Handbook of Academic Writing for Librarians—REVISED EDITION

$56.00
ALA Member: 
$ 50.40
Item Number: 
978-0-8389-8736-0
Published: 
2014
Publisher: 
ACRL
Pages: 
266
Width: 
6"
Height: 
9"
Format: 
Softcover
AP Categories: 
P
  • Description
  • Table of Contents
  • About the Author
  • Reviews
The Handbook of Academic Writing for Librarians is the most complete reference source available for librarians who need or desire to publish in the professional literature. The Handbook addresses issues and requirements of scholarly writing and publishing in a start-to-finish manner. Standard formats of scholarly writing are addressed: research papers, articles, and books. Sections and chapters include topics such as developing scholarly writing projects in library science, the improvement of academic writing, understanding and managing the peer review process including submission, revision, and how to handle rejection and acceptance, assessing appropriateness of publishing outlets, and copyright.
This primary reference tool for the library and information science (LIS) community supports those who either desire or are required to publish in the professional literature. LIS students at the masters and doctoral levels can also benefit from this comprehensive volume.

Contents

Acknowledgements

Preface

Chapter 1: ELEMENTS OF GOOD ACADEMIC WRITING
Introduction to Good Writing
Academic Writing Motivations
Academic Writing Myths

1.1 Getting Started

Generating Ideas

Importance of Being Noteworthy

From Ideas to Writing


Chapter 2: ELEMENTS OF WRITING WELL
2.1 Content
Focus
Originality and Ownership
Scholarship
Theory

2.2 Structure

Organization
Parallel Structure
Length and Breadth

2.3 Style

Clarity

Precision

Continuity

Tone

Point of View

Personal Style

2.4 Mechanics

2.4.1 Grammar
Verbs

Adverbs

Pronouns

Misplaced Adjectives

Prepositions and Prepositional Phrases

Conjunctions

2.4.2 Punctuation

Commas

Semicolons

Colons

Dashes

Quotation Marks

2.4.3 Spelling

2.4.4 Capitalization

2.4.5 Abbreviation


Chapter 3: ELEMENTS OF A SCHOLARLY PAPER

Definition
Significance
Brief History

3.1 Standard Components of A Scholarly Paper

3.1.1 Title
3.1.2 Abstract
3.1.3 Introduction
3.1.4 Literature Review
3.1.5 Method
3.1.6 Results
3.1.7 Discussion
3.1.8 Conclusions
3.1.9 References
3.1.10 Appendices

Chapter 4: ELEMENTS OF SELECTING THE RIGHT JOURNAL

Subject Area and Scope

4.1 Types of Journals

Nonacademic Periodicals
Scholarly (Peer-Reviewed) Journals

4.2 Types of Articles

Scholarly Articles

4.3 Journal Rankings

Ranking Systems

Journal Prestige

4.4 Journal Publishers

Types of Journal Publishers

Publication Medium and Model

Subscription Journals

Open Access Journals

Publication History

Production Quality

4.5 Additional Journal Vetting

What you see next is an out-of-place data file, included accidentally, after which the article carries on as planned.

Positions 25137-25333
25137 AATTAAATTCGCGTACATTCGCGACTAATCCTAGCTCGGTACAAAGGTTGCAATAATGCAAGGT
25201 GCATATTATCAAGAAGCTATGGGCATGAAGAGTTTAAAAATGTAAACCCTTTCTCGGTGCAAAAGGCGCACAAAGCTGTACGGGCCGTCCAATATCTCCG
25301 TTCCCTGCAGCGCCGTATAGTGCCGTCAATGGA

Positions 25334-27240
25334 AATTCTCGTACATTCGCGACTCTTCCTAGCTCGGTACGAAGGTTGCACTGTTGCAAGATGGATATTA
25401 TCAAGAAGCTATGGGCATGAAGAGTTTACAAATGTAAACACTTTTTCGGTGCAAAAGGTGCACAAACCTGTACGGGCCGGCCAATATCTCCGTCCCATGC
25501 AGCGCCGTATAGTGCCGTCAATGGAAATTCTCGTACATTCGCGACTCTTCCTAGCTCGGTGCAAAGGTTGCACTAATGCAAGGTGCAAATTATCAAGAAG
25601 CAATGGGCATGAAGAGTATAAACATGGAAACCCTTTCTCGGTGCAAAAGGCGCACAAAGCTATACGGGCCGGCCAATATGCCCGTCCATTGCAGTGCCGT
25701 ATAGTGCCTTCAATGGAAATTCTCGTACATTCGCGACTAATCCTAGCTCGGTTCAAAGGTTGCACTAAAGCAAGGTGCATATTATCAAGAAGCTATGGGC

Target Audience

Writing Style

Indexing and Dissemination

Acceptance Rate

Submission Process

Review Processes

Copyright

Querying Journal Editors


Chapter 5: ELEMENTS OF THE PUBLISHING PROCESS

5.1 Manuscript Preparation
5.2 Manuscript Submission
Journal Management System
Cover Message to Editor

5.3 Peer Review

Single- vs. Double-Blind Review
Peer Review and LIS Journals
Manuscript Review Process
Role of the Editor
Role of the Reviewer

5.4 Manuscript Decisions

Before Peer Review: Accept or Reject Manuscript

After Peer Review: Accept, Revise, Resubmit, or Reject Manuscript

Responding to Editorial Decisions

5.5 Manuscript Revisions

Revising Specific Elements of the Manuscript

Chapter 6: ELEMENTS OF A SCHOLARLY BOOK

6.1 Library and Information Science Book Publishers
Selecting Book Publishers
Querying Book Publishers

6.2 The Book Proposal

Writing the Proposal

6.3 Publishers' Decision

Contracts

6.4 Book Writing Advice, Recommendations, and Strategies

Writing Preparations

Writing Processes

Writing Practicalities

6.5 Advice, Recommendations, and Strategies for Edited Volumes

Benefits of an Edited Book

Concluding Notes

Notes and References

Christopher V. Hollister

Christopher V. Hollister is an Associate Librarian with the University at Buffalo Libraries, where he is currently liaison to the Graduate School of Education, chair of the Information Literacy Task Force, and coordinator for the credit-bearing IL course, Library Research Methods. Chris is also an adjunct instructor for the University's Department of Library and Information Studies, and he created and regularly teaches the undergraduate level credit course, Introduction to Birding. Chris is co-founder and co-editor of the open access journal, Communications in Information Literacy, which was awarded the Special Certificate of Recognition and Appreciation by the ACRL Instruction Section in 2009.

"An essential resource for anyone considering or engaged in writing in the field of library science."
— College & Research Libraries